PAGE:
Words and Music has been described as a libretto or a parody of opera (Mercier, p. 153). Indeed, the humour which was largely absent in Embers is reinstated in Words and Music, relying mainly on the farcical exaggerations of theatrical expression, and the notion that Music is actually a character in its own right who engages in dialogue with Words. Beckett gives his two characters stock roles as performers so they become pure instruments for expression, rather than characters to whom we can relate to on a human level. Interestingly, it is the unhuman image and the human conduct which we find humorous. Words and Music are obliged to play their parts in the creative process which relies both on spontaneity and practice. In Cascando, on the other hand, the humour is replaced by the more familiar Beckettian obligation to 'go on.' It is interesting to note, incidentally, that Music remains Music in the latter play, whereas Words is replaced by Voice.

Various readings of what the situation in Words and Music represents have emerged from critical studies of the work, and it may be useful to consider some of these theories. Vivian Mercier suggests that the three characters are separate beings, Croak being an 'old man who shuffles in' asking Words and Music to be friends (Mercier, p. 155). Eugene Webb suggests that 'Croak is the name the dialogue directions give to the conscious self of the artist' (Webb, p.102), while John Fletcher thinks of Croak as Beckett's 'toppled Prospero . . . with Words as his Caliban and Music his Ariel.' (Fletcher, p. 76). Clas Zilliacus has yet another interpretation, suggesting that in this play, 'a mental process is unfolding,' whereby Croak 'instigates two of his faculties, at odds with each other, to provide him with solace and entertainment.' Zilliacus also offers a view of the play in the light of medieval lyric, suggesting that the 'master and servant motif familiar from other Beckett works here appears in recognisably feudal costume' (Zilliacus, pp. 105, 106). Croak may be seen as the chatelaine, while Words and Music are his ministrals. Certainly, the medieval court poets were compelled to produce what their masters wanted them to produce and, similarly, Words and Music comply with their lord's wishes.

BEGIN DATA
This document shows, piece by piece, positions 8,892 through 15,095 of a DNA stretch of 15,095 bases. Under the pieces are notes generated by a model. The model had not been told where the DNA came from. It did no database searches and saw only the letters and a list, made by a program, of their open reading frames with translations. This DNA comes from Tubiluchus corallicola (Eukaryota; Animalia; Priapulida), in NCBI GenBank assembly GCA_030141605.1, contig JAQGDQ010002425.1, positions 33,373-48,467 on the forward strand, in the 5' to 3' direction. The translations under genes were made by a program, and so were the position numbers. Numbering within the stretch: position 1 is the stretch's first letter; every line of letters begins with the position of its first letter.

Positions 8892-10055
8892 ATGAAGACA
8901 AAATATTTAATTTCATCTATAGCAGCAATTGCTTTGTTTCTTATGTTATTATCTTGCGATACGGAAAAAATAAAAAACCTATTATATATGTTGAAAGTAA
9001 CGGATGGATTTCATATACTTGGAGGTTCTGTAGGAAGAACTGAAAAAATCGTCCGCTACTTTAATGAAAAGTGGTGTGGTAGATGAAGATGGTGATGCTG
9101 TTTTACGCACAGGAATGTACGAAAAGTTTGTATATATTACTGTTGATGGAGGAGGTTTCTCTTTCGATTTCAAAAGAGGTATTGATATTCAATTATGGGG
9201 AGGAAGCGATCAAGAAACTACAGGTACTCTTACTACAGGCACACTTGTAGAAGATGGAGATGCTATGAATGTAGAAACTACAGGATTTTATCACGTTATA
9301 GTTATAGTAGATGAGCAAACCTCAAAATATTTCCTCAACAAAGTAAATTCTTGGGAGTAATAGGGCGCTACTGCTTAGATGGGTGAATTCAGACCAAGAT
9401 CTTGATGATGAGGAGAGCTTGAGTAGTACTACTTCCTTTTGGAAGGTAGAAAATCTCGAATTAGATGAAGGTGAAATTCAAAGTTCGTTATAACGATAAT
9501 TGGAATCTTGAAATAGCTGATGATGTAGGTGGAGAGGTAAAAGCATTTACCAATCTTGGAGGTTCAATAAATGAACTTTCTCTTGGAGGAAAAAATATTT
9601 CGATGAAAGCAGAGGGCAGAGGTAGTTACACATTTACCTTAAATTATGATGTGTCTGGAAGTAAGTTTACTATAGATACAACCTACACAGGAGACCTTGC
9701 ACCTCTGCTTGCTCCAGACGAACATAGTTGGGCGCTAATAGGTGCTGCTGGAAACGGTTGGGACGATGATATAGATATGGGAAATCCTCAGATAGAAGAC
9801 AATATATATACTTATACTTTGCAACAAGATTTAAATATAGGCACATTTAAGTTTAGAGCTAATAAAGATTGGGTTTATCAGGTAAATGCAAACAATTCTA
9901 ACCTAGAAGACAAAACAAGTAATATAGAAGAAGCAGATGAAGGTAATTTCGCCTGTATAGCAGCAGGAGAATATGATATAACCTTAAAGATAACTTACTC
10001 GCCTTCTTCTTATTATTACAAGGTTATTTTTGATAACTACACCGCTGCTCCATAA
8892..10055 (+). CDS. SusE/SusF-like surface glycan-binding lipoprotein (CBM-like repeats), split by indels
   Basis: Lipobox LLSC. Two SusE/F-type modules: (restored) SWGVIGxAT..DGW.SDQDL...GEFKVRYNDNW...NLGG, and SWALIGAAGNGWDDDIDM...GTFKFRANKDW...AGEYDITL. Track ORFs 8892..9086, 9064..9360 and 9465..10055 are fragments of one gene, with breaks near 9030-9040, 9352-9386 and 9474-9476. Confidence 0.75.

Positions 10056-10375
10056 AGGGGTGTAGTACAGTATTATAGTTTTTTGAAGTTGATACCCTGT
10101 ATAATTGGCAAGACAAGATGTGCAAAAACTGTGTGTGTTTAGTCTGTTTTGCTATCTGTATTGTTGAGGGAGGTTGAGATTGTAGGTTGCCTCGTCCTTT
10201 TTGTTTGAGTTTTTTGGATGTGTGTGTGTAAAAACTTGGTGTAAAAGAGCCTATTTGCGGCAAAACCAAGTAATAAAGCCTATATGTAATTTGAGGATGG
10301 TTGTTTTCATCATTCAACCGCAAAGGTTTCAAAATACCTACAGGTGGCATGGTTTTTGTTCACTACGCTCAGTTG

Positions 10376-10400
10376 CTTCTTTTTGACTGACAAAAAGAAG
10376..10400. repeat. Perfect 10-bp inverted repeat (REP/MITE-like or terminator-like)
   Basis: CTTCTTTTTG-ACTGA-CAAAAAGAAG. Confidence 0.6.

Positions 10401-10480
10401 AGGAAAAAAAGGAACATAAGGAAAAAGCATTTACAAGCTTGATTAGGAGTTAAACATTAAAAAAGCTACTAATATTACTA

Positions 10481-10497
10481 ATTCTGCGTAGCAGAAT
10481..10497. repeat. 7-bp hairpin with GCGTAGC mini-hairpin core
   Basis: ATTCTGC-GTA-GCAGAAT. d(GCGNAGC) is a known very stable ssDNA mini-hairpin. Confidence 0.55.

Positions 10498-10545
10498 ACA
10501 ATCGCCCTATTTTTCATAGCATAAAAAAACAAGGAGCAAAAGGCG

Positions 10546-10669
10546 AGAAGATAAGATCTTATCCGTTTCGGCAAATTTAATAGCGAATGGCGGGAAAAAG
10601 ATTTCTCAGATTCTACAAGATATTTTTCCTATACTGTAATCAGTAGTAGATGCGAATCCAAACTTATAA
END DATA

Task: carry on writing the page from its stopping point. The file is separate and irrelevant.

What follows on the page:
It does not seem necessary to resolve the question as to whether Words and Music are separate faculties of Croak's mind or whether they are three separate characters, one master and two servants. Indeed, in Cascando, Opener raises this question himself, 'They say it's in his head' (p. 299). Surely what matters is that Beckett is again presenting us with an idea, not to isolate one particular reading, but to display the universal qualities of a particular situation; it is 'An image, like any other,' as Opener says (Cascando, p. 303). Beckett's earlier radio plays, as well as Endgame, have similarly been treated as plays which are set in the mind. What is evident in Words and Music is that the play is a presentation of an artistic process of expression, and that this process, because it allows for so many individual readings, takes on the universality of a formula for artistic creation.

In this respect, it is helpful to view the play in the light of its medium. Words and Music was a commissioned work from the Third Programme. Croak, therefore, can be interpreted as the commissioner of the play, while Words is Samuel Beckett's work and Music John Beckett's. The two instruments, therefore, actually originate from separate sources, and are required to rehearse and combine forces in order to achieve a satisfactory rendering of certain themes. Furthermore, the medium itself requires a balance between what the audience wants to hear, what the author wants to create, and what the instruments are capable of expressing. It is not only when Words fails that Croak silences him, but also when he begins to express material which is unacceptable to Croak.